I have kitbashed two Hasegawa kits previously, and my standard practice is to lay a completely new flight deck of .020 sheet plastic and detail that. I did the same here, building the angled deck up and then covering it with the new flight deck, topped with a Model Monkey island. I used the late CV-34, which required a lot of modifications to represent CV-31 in 1968, but seemed the closest match at the time.

One of the features I wanted to show in both kits was the forward elevator in the lowered position. The Dragon kit already had the correct shape and some detail, so it was a matter of adding detail and building the exposed gallery deck. The ship got a lengthened forward elevator in her 1955 refit, then a few years later the forward end of the elevator was extended even further, so this would be an opportunity to completely scratchbuild an elevator well. Unfortunately I eventually discovered that during Vietnam the elevator well was painted black again, so the detail doesn't show as well.

CV-31 is in late war Measure 12, Ocean Gray over Navy Blue with a blue-stained flight deck - all Testors Model Master acrylics. Aircraft are from Shapeways in Glossy Sea Blue. CVA-31 is in Haze Gray (Testors MM Dark Gull Gray) with Testors Gunship Gray FS 36118 walkways and flight deck in Tamiya German Grey. Aircraft and yellow gear are from Shapeways, with Tilly's crane and aircraft tow bars from the GMM Supercarrier photoetch set. The Dragon Princeton CVS-37 kit contributed a Tracker that I kitbashed into a Tracer. Decals came from a Starfighter Supercarrier set and old GMM WW II carrier flight deck decals.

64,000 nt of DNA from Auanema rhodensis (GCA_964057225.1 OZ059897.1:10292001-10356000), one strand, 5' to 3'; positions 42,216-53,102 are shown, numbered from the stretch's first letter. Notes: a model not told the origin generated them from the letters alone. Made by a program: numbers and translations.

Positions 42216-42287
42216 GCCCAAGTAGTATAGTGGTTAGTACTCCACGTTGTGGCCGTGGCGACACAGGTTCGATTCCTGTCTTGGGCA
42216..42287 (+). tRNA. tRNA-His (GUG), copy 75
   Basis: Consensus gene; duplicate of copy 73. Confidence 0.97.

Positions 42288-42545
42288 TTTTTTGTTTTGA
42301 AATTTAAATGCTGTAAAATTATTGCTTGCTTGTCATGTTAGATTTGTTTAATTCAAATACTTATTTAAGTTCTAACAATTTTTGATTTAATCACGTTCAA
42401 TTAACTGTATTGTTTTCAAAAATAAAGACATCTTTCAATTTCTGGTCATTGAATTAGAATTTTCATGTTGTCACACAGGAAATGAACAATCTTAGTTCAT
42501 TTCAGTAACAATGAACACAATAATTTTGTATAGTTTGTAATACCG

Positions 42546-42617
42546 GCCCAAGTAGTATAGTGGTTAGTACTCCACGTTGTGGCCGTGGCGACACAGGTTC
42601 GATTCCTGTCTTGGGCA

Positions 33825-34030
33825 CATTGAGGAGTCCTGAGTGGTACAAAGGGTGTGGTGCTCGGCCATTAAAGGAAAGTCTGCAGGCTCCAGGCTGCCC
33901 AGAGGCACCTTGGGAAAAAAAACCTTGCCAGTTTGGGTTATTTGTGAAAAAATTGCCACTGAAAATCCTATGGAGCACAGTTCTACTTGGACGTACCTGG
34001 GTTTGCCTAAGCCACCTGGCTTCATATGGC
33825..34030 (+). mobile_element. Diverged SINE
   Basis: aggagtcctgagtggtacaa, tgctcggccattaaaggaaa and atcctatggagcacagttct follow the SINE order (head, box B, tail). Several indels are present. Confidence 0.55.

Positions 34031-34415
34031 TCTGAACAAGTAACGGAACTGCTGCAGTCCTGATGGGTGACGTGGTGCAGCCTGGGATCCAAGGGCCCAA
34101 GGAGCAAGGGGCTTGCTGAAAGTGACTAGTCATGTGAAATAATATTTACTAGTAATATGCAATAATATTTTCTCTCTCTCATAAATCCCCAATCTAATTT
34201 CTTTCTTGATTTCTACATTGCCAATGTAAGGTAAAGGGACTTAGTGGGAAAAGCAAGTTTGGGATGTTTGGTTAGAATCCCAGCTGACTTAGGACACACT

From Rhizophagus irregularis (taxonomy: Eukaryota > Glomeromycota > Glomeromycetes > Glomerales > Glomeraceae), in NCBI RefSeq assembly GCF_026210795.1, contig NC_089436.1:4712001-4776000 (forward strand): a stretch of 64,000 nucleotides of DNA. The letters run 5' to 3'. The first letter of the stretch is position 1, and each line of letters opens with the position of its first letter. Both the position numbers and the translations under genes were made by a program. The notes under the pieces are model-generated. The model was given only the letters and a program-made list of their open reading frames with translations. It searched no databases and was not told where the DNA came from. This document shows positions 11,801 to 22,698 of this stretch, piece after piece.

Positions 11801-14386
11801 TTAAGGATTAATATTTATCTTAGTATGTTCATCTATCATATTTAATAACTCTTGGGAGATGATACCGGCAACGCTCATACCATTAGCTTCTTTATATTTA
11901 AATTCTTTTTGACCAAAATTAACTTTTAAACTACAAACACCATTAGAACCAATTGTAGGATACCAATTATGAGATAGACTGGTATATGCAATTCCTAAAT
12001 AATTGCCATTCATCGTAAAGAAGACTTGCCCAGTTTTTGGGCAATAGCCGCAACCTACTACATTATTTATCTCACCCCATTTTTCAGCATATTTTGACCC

Reader reactions:
27  Awesome

24 additional images. Click to enlarge.

23 responses

  1. Both ships are impressive - I could spend a lot of time admiring the details on each of these ships!

  2. I assemble model kits... you sir, are a model builder. Magnificent work even if it were 1/350. To achieve this level of detailing and weathering in 1/700 while doing major modification/bashing is just amazing. Hat's off and a 'like' (should have a 'love'!)

  3. Beautiful! Great to see such a nicely done angled deck Essex, and very cool to see it built along side an older version. Thank you for sharing!

  4. Michael,
    Following your building of BHR brings back fond memories. I went aboard BHR at Hunters Point, SF in 1957 as part of MARDET. WestPac cruise in 57. Bremerton during 1958 for refitting.
    Great job modeling BHR

    • Frank,
      It's an honor to read your post - I am so glad to hear that someone who knew the real ship enjoyed it. I do have a technical question for you, though - did crew pronounce the name "Ri-shard" or "Richard"? I have always assumed the former, but realized I really don't know, and you're the first person I've spoken with that I am sure would know the answer!